By Michael E. Miller
By Ryan Yousefi
By Kyle Munzenrieder
By Sabrina Rodriguez
By Michael E. Miller
By Carlos Suarez De Jesus
By Luther Campbell
By Kyle Munzenrieder
If motions to dismiss fail, and the years haven't drained the dealers of their energy and finances, chances are the companies will offer to settle at the last minute rather than risk going to trial. The structure is always the same: The companies pay out big and admit nothing, occasionally stating for the record that the deal was made to avoid costly litigation. Though the terms usually are sealed forever with the documents, sometimes they leak. Exxon shelled out $5.2 million in Harris County (in which Houston is located) to settle a 1993 Texas price-manipulation case. In a much-publicized collusion case filed by four Western states that dragged on for fifteen years, seven major oil companies agreed to pay $150 million.
Though some of the dealers -- especially those now suing Shell -- have amassed solid evidence and seem less willing to settle on the cheap, results of dealer lawsuits that make it to a jury have been decidedly mixed. Dealers in Michigan won a $2.4 million verdict against Sunoco in 1998, only to see a judge set aside the ruling on appeal. A jury deadlocked in a Florida class-action case against Exxon last year; retrial is set for 2001.
The decision against the dealers in the California Chevron case may have an especially chilling effect on future litigation. When Steinberg sat down with Exxon lawyers in a recent mediation session, the company position was uncompromising; one of them made reference to the $6.8 million in attorney fees. “He said the Chevron case applies to my guys, too, and maybe I should think about that,” Steinberg recalls.
History doesn't seem to deter Steinberg and other lawyers, who have been encouraged by recent rulings in cases. But dealers recognize the odds against them, and most say that all they really want is to be bought out or compensated at a fair price that will enable them to move forward with their lives. Unless companies are brought to their knees in court, however, the defendants aren't likely to give that up voluntarily. “Can you fight the oil companies?” asks South Florida Shell dealer Dimitris Karavokiris. On the verge of losing his business, Karavokiris hasn't sued yet but is weighing his options. “Do we have the money, the time? I don't know, to be honest with you.”
Jack Greco knew better than to believe the battle was won. A Chevron dealer and chairman of the Nevada Gasoline Retailers Association, Greco had helped convince the state legislature to pass a landmark dealer-protection statute in 1987. Known as “divorcement,” the law prohibited oil companies from owning and operating more than fifteen gas stations in Nevada, and it froze the number of company-run locations at existing levels. ARCO, which had been ridding itself of lessee dealers and running the stations itself, was forced to turn half its network back to dealers.
Getting the law through wasn't easy -- ARCO led the opposition, and the company produced reams of paper showing that divorcement in other states led to higher gas prices. Dealer claims of being undercut and driven out of business by company-run operations were mostly anecdotal; where was the proof?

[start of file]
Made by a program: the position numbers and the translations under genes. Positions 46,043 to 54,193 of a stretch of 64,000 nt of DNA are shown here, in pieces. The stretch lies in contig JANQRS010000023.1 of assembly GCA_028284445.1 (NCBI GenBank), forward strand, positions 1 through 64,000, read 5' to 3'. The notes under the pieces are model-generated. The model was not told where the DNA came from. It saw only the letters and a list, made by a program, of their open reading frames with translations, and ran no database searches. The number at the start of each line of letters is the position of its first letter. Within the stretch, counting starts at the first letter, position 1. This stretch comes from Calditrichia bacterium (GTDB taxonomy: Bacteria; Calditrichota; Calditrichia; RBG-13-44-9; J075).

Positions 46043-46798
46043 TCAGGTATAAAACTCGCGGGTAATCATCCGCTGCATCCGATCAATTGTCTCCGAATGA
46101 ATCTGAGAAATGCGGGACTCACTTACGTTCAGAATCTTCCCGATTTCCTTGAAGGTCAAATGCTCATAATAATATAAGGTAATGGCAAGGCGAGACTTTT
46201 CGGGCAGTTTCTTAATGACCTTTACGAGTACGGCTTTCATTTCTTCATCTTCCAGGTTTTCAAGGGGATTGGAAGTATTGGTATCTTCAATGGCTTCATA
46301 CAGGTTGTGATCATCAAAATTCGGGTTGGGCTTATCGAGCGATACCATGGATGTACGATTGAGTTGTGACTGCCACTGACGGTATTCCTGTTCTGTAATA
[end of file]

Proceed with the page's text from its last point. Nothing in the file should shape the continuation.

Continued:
But ARCO drew the ire of lawmakers by refusing to turn over documents, even in the face of only the second legislative subpoena in Nevada history. Eventually the state assembly issued a contempt citation, after which ARCO produced the requested information, but only after securing an agreement that no one but the three subcommittee members could view the documents and that they couldn't reveal the details within.
The dealers had succeeded in obtaining one confidential report -- a 1982 outline of the company's plan to eliminate dealers as part of its makeover into a low-cost competitor -- which they passed out to legislators and the media. Coupled with the other documents (which, according to one committee member, showed that ARCO was pumping thousands of dollars per month into its operations to keep them in the black), the revelation helped propel the divorcement bill into law. “That thing passed like a ball of fire,” Greco says.
The law solidified the position of the remaining dealers in Nevada, reversing a dramatic shift toward company-run stations the previous five years. And though the oil industry steadfastly claims that divorcement leads to higher gas prices, Nevada had a different experience, at least according to a 1996 ARCO letter to the state attorney general. “During most of 1995 and year-to-date 1996,” the letter stated, “Reno and Las Vegas prices, excluding taxes, have been among the lowest on the West Coast.”
Periodic behind-the-scenes industry efforts to repeal divorcement in Nevada were thwarted over the years, but in 1997 a provision was slipped into an energy deregulation bill at the end of the legislative session. Strapped for time and cash, the dealers agreed to a compromise that essentially grandfathered in existing dealers while allowing companies to add to their retail holdings. “They wore us out,” says dealer consultant Tim Hamilton, who helped craft the deal. “We didn't have the resources to fight.”
Five states plus Washington, D.C., have active divorcement statutes, but the oil industry has been able to hold the line in recent years. The same holds true for other legislation aimed at protecting dealers and limiting the ability of companies to control the retail market. These include prohibitions against companies from selling gas below cost and “open supply” laws that would allow dealers to buy from any wholesaler of the same brand; dealers who lease their stations are otherwise restricted to buying directly from the company at whatever price the company sets. The past two years saw rejection of both divorcement and open supply laws in California and Arizona, where high gas prices have kept the issue on the front burner.